This is especially popular when it’s a buyer’s market and the buyer has more purchase power. On the opposite end, if it’s a seller’s market, the seller may negotiate with the buyer for the buyer to pay the fees.
Pros And Cons Of Escrow
Let’s take a quick look at the benefits and drawbacks of escrow.
There are some definite advantages to having an escrow account:
- It protects your deposit when buying a home. If the sale falls through due to something on the seller’s end, you’ll get your money back.
- You’ll pay a smaller amount over 12 months for taxes and insurance, rather than big lump sums.
- You’ll avoid late payments! Your mortgage lender will ensure your property tax and homeowners insurance payments get made on time.
There may be a few drawbacks to think about when considering an escrow account:
- Your monthly mortgage payment is higher. Because you’re spreading your tax and insurance payments over 12 months, it’ll increase your payment from its base amount.
- Estimated amounts might be incorrect. When your lender calculates your mortgage payment, they estimate what your property taxes and insurance premiums will cost and use that to calculate your escrow payments. Especially with taxes, when it comes time to pay, what you owe may be different. This can lead to your escrow account having too little in it to cover the expense.
- Your monthly payments may change. Your lender recalculates your payment every year after an escrow analysis. If your escrow amount was too little in the previous year, your payment will likely increase to cover the shortage.
- Escrow doesn’t cover all the kinds of payments you may need to make, such as HOA fees. You’ll have to cover those yourself.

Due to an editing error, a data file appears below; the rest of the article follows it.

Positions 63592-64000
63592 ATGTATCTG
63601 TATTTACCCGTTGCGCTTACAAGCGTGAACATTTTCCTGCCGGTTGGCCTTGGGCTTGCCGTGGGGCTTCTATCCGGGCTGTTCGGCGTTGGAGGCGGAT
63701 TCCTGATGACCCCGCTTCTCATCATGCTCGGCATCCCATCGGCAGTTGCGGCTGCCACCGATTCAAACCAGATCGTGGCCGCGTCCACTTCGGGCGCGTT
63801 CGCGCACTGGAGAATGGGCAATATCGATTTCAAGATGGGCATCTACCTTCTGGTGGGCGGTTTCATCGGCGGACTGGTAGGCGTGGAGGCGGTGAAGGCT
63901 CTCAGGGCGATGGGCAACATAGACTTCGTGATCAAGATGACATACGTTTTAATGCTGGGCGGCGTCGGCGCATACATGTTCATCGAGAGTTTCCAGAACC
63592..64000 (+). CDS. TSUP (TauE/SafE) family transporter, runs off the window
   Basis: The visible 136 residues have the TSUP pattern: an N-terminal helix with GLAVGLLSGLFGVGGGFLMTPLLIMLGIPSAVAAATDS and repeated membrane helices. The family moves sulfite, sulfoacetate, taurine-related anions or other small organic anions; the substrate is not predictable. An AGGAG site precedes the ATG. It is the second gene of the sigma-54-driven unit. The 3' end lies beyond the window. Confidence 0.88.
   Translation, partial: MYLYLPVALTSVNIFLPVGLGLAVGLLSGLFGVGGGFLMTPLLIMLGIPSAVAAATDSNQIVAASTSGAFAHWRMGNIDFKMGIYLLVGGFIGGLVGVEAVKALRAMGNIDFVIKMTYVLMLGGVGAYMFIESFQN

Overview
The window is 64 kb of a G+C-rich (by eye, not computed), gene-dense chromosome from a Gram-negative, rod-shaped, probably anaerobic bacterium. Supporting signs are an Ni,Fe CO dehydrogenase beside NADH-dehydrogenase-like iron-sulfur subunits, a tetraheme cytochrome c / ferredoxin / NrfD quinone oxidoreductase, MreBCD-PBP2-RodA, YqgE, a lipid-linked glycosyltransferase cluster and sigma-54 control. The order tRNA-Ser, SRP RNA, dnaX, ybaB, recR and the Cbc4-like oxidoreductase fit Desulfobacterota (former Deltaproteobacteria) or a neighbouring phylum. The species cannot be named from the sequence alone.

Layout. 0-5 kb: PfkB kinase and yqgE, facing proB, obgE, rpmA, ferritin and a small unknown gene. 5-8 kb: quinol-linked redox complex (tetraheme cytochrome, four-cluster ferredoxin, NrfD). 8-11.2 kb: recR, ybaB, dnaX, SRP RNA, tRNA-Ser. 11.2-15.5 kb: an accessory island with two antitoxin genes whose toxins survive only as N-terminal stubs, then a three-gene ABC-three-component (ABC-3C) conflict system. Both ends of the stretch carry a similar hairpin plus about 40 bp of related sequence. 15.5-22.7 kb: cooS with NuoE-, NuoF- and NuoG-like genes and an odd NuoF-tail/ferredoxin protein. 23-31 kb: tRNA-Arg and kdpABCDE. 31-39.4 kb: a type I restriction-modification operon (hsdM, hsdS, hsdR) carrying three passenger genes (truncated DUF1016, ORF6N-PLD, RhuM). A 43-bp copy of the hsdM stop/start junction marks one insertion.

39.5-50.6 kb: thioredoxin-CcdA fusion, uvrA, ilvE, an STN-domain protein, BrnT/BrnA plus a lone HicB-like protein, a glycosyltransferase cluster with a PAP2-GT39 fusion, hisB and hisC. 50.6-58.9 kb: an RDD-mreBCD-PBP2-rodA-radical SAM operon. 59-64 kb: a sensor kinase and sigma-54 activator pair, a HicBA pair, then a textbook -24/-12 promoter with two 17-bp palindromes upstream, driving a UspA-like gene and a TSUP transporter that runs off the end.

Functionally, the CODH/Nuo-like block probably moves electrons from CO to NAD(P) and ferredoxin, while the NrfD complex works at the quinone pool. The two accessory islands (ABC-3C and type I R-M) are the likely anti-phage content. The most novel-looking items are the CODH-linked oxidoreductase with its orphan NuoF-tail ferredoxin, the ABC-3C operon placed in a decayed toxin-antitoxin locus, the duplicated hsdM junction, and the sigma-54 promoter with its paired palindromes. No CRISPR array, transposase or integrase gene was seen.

FAQs About Escrow
Let’s look at a few common questions about escrow.
What is escrow on a house?
This is a legal agreement between a buyer and a seller where a third party holds money or a property until conditions have been met by both parties.
What does ‘in escrow’ mean?
This is a term used during the home-buying process. To be “in escrow” means you’ve got a type of legal holding account. This means that the money and property in the transaction can’t be released until all conditions are met by both the buyer and seller.
Do I get escrow money back at closing?
It depends! At the close of escrow, you’ll likely get your earnest money deposit back. Generally, this is applied to your down payment amount or closing cost amount. However, if you have a loan with no down payment and there’s a surplus of your earnest money deposit, you may get a check.
The Bottom Line
While escrow can seem like a complicated beast, it protects the buyer and the seller during the home-buying process. After closing, escrow is a helpful way for homeowners to make their yearly property tax and homeowners insurance payments on time. Are you interested in buying a home? Apply online today!